• physical safety of students
  • teacher registration and certification
  • processes for appointing staff
  • stand down, suspension, expulsion and exclusion of students
  • attendance
  • school policies in relation to meeting the requirements of the Vulnerable Children Act 2014.

Provision for international students

The school is a signatory to the Education (Pastoral Care of International Students) Code of Practice 2016 (the Code) established under section 238F of the Education Act 1989. The school has attested that it complies with all aspects of the Code.

At the time of this review there were six international students attending the school.

International students are provided with high quality support for their education and wellbeing.

4 Going forward

Key strengths of the school

For sustained improvement and future learner success, the school can draw on existing strengths in:

  • leadership that is highly effective in promoting teaching and learning environments that support student learning and well-being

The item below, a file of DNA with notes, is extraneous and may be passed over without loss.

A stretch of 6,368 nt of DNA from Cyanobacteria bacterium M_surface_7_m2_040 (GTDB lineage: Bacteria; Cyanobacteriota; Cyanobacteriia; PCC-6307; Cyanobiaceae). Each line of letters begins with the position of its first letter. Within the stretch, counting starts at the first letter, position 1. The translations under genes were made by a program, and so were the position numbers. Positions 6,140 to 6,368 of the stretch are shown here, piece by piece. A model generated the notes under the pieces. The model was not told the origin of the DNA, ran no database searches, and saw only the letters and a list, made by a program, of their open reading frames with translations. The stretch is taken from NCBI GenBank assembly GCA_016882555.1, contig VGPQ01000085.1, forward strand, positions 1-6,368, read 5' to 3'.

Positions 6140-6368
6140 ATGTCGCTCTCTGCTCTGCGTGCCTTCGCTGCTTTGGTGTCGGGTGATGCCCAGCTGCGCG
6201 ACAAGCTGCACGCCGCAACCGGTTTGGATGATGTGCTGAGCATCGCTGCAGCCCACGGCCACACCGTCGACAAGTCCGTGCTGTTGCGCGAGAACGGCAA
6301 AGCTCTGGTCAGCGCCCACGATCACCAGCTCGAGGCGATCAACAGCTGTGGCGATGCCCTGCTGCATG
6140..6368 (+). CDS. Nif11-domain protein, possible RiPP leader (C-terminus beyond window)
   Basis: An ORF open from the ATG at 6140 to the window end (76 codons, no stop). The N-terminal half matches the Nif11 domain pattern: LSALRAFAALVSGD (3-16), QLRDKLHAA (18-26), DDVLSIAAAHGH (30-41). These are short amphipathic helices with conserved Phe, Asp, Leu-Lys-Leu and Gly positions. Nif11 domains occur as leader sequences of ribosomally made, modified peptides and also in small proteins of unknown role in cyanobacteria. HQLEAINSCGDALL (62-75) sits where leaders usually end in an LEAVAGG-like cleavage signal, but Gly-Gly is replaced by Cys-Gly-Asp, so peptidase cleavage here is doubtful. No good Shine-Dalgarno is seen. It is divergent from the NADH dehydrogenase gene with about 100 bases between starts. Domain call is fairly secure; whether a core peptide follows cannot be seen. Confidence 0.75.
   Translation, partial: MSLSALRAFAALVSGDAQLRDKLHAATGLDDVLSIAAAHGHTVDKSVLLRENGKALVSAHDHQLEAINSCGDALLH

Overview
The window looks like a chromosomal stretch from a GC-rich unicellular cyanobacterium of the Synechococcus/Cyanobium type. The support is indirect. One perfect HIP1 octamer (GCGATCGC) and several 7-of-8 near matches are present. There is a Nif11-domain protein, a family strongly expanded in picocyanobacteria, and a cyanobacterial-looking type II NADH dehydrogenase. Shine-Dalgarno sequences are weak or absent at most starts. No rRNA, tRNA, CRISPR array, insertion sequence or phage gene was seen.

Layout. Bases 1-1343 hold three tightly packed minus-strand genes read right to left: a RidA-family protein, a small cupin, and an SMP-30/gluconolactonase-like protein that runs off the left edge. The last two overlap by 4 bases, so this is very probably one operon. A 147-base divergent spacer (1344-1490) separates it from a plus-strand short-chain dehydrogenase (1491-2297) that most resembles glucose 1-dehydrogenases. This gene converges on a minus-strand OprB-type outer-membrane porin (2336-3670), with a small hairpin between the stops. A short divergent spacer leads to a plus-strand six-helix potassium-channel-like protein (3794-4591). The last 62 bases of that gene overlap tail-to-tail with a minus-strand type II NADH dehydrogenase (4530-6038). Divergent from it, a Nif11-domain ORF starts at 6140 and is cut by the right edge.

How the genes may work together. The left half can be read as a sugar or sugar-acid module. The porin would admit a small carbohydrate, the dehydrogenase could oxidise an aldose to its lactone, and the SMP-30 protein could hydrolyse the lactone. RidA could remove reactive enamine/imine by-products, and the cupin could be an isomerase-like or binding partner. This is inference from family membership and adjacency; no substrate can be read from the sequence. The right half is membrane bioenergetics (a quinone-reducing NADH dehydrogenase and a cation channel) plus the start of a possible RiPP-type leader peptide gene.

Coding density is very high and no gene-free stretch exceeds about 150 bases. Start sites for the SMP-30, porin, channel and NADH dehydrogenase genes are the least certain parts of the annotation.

• a well-developed culture of evaluation and professional inquiry that is centred on improving learning outcomes for all students
  • personalised learning programmes that deliberately build the capabilities of self-regulated learners
  • responsive and respectful school and community partnerships where there is joint responsibility for student achievement and wellbeing.

Next steps

For sustained improvement and future learner success, leaders’ have planned priorities to continue to embed student and teacher agency in maintaining and further enhancing outcomes for all students.

ERO’s next external evaluation process and timing

ERO is likely to carry out the next external evaluation in four-to-five years.

Violet Tu’uga Stevenson

Director Review and Improvement Services

Te Tai Raki - Northern Region

8 November 2018

About the school


Mt Eden Auckland

Ministry of Education profile number


School type


School roll


Gender composition

Girls 52% Boys 48%

Ethnic composition

other Asian
other European
other ethnic groups


Students with Ongoing Resourcing Funding (ORS)


Provision of Māori medium education


Review team on site

August 2018

Date of this report

8 November 2018

Most recent ERO report(s)

Education Review
Education Review
Education Review

June 2014
May 2011
October 2007